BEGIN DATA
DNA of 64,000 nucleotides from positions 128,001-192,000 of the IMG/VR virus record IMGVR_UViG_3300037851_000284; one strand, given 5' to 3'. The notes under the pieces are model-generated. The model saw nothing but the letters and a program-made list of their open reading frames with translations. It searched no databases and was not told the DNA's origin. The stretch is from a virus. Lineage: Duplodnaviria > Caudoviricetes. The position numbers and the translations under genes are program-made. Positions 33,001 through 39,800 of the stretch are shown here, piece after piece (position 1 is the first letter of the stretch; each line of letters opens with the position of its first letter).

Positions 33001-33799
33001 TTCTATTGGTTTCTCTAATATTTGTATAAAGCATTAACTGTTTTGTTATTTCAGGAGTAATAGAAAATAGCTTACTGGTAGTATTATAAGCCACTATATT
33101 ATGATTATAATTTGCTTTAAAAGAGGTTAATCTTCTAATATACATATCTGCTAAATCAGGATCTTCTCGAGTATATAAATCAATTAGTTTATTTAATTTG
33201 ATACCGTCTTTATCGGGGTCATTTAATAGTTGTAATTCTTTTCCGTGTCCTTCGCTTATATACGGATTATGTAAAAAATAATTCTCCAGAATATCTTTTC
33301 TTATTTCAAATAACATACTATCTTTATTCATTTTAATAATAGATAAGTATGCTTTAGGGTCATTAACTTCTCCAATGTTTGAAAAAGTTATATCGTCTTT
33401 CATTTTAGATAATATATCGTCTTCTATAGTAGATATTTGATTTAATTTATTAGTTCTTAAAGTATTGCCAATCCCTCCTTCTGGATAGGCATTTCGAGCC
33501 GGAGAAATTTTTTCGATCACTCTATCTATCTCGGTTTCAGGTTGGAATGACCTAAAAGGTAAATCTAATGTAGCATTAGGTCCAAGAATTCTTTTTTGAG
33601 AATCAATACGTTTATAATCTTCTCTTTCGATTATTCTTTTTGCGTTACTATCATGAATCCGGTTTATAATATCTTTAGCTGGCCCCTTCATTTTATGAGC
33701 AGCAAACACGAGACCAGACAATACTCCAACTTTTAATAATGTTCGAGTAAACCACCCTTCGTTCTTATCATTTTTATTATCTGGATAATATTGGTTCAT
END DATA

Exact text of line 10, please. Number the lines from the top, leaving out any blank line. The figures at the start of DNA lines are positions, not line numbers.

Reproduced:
33701 AGCAAACACGAGACCAGACAATACTCCAACTTTTAATAATGTTCGAGTAAACCACCCTTCGTTCTTATCATTTTTATTATCTGGATAATATTGGTTCAT